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Alternate regular expression module, to replace re.

Project description

For testing and comparison with the current ‘re’ module the new implementation is in the form of a module called ‘regex’.

Flags

There are 2 kinds of flag: scoped and global. Scoped flags can apply to only part of a pattern and can be turned on or off; global flags apply to the entire pattern and can only be turned on.

The scoped flags are: IGNORECASE, MULTILINE, DOTALL, VERBOSE.

The global flags are: ASCII, LOCALE, UNICODE, ZEROWIDTH.

Additional features

Atomic grouping (issue #433030)
(?>…) If the following pattern subsequently fails, then the subpattern as a whole will fail.
Possessive quantifiers.
(?:…)?+ (?:…)*+ (?:…)++ (?:…){min,max}+ The subpattern is matched up to ‘max’ times. If the following pattern subsequently fails, then all of the repeated subpatterns will fail as a whole. For example, “(?:…)++” is equivalent to “(?>(?:…)+)”.
Scoped flags (issue #433028)
(?flags-flags:…) The flags will apply only to the subpattern. Flags can be turned on or off.
Inline flags (#433024, #433027)
(?flags-flags) The flags will apply to the end of the group or pattern. Flags can be turned on or off.
Repeated repeats (#2537)
A regex like r’((x|y+)*)*’ will be accepted and will work correctly, but should complete more quickly.
Definition of ‘word’ character (#1693050)
The definition of a ‘word’ character has been expanded for Unicode. This applies to w, W, b and B.
Groups in lookahead and lookbehind (#814253)
Groups and group references are permitted in both lookahead and lookbehind.
Variable-length lookbehind
A lookbehind can match a variable-length string.
Correct handling of charset with ignore case flag (#3511)
Ranges within charsets are handled correctly when the ignore-case flag is turned on.
Unmatched group in replacement (#1519638)
An unmatched group is treated as an empty string in a replacement template.
‘Pathological’ patterns (#1566086, #1662581, #1448325, #1721518, #1297193)
‘Pathological’ patterns should complete more quickly.
Flags argument for regex.split, regex.sub and regex.subn (#3482)
regex.split, regex.sub and regex.subn support a ‘flags’ argument.
‘Overlapped’ argument for regex.findall and regex.finditer
regex.findall and regex.finditer support an ‘overlapped’ flag which permits overlapped matches
Unicode escapes (#3665)
The Unicode escapes uxxxx and Uxxxxxxxx are supported.
Large patterns (#1160)
Patterns can be much larger.
Zero-width match with regex.finditer (#1647489)
regex.finditer behaves correctly when it splits at a zero-width match.
Zero-width split with regex.split (#3262)
regex.split can split at a zero-width match if the zero-width flag is turned on. When the flag is turned off the current behaviour is unchanged because the BDFL thinks that some existing software might depend on it.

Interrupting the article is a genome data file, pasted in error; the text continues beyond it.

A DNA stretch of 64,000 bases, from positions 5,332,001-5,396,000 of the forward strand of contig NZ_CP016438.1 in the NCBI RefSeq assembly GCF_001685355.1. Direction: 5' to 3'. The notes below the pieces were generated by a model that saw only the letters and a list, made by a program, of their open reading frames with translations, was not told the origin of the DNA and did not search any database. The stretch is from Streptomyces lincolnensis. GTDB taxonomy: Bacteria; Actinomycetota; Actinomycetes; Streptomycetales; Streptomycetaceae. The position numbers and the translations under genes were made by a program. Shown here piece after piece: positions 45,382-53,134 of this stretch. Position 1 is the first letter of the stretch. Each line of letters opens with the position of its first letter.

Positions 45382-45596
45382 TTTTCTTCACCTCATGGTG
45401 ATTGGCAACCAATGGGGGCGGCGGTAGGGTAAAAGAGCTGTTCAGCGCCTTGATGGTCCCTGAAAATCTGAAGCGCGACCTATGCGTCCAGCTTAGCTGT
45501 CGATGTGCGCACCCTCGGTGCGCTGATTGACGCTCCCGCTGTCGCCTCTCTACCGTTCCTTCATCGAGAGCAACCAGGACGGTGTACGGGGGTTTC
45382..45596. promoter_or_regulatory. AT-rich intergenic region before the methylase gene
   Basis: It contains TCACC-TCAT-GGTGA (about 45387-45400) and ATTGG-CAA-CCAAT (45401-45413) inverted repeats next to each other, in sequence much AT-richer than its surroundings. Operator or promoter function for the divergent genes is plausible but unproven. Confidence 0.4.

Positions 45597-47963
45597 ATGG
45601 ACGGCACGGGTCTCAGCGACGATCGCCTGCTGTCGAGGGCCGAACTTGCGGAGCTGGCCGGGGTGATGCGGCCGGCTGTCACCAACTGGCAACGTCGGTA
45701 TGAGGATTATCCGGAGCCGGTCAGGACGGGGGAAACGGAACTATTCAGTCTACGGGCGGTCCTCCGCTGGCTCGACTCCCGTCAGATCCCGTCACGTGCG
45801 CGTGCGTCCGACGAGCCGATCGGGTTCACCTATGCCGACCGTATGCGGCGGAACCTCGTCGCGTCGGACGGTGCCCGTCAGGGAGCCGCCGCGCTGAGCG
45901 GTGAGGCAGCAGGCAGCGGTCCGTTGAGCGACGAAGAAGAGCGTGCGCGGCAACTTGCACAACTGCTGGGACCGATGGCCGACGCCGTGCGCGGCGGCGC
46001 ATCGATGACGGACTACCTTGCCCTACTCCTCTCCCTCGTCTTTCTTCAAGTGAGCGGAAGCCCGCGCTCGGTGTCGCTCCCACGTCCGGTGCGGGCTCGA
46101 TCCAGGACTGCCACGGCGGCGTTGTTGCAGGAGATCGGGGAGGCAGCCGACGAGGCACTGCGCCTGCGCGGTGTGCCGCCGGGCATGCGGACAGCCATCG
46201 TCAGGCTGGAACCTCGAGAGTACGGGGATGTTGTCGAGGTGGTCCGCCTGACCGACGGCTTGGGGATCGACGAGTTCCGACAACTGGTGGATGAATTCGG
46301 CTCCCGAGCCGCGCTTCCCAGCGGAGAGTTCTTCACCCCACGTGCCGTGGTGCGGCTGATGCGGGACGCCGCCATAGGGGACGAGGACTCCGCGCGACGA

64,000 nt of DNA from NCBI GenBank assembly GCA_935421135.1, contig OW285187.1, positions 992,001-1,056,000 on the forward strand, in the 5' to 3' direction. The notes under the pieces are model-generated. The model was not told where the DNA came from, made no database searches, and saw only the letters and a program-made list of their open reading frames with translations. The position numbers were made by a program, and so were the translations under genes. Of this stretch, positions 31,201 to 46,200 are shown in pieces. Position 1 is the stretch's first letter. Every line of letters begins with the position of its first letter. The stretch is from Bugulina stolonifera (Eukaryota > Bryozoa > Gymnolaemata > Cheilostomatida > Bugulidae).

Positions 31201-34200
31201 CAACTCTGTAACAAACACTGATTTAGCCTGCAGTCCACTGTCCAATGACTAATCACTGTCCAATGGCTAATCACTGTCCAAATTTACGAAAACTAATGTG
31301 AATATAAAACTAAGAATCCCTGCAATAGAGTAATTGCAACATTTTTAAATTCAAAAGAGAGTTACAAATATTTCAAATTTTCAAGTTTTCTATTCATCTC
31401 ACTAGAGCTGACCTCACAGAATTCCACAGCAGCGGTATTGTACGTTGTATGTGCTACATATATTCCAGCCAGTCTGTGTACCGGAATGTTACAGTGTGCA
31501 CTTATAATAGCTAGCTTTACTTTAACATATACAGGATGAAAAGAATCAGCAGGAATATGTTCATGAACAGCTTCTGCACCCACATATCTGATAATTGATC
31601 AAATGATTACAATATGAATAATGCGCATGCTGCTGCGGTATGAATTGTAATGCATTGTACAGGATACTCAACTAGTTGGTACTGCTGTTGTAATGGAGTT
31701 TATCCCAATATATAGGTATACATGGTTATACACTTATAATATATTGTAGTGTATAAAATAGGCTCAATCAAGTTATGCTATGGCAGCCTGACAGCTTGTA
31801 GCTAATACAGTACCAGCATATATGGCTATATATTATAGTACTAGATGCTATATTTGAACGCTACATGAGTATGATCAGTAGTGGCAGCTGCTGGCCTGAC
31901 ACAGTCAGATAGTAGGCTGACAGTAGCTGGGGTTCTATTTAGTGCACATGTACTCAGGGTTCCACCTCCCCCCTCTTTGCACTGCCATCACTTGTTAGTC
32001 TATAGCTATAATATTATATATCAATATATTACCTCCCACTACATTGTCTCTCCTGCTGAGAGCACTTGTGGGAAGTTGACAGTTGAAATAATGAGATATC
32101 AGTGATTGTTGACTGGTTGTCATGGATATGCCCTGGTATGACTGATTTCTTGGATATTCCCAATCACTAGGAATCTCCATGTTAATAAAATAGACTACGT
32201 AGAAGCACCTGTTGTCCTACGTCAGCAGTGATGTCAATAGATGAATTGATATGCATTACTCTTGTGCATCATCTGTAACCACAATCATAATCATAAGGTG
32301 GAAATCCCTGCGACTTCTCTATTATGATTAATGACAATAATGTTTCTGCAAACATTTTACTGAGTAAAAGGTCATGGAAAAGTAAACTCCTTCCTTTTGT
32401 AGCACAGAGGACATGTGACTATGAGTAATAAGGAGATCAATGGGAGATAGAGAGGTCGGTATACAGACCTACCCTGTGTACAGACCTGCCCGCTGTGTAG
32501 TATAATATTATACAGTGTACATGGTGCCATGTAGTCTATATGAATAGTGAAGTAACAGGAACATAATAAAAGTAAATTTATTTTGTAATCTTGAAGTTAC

Splititer
regex.splititer has been added. It’s a generator equivalent of regex.split.
Subscripting for groups

A match object accepts access to the captured groups via subscripting and slicing:

>>> m = regex.search("(?<before>.*?)(?<num>\d+)(?<after>.*)", "pqr123stu")
>>> print m["before"]
pqr
>>> print m["num"]
123
>>> print m["after"]
stu
>>> print len(m)
4
>>> print m[:]
('pqr123stu', 'pqr', '123', 'stu')
Named groups
Named groups can be named with (?<name>…) as well as the current (?P<name>…).
Group references
Groups can be referenced within a pattern with g<name>. This also allows there to be more than 99 groups.
Named characters
N{name} Named characters are supported.
Unicode properties
p{name} P{name} Unicode properties are supported. p{name} matches a character which has property ‘name’ and P{name} matches a character which doesn’t have property ‘name’.
Posix character classes
[[:alpha:]] Posix character classes are supported.
Search anchor

G A search anchor has been added. It matches at the position where each search started/continued and can be used for contiguous matches or in negative variable-length lookbehinds to limit how far back the lookbehind goes:

>>> regex.findall(r"\w{2}", "abcd ef")
['ab', 'cd', 'ef']
>>> regex.findall(r"\G\w{2}", "abcd ef")
['ab', 'cd']

The search starts at position 0 and matches 2 letters ‘ab’. The search continues at position 2 and matches 2 letters ‘cd’. The search continues at position 4 and fails to match any letters. The anchor stops the search start position from being advanced, so there are no more results.

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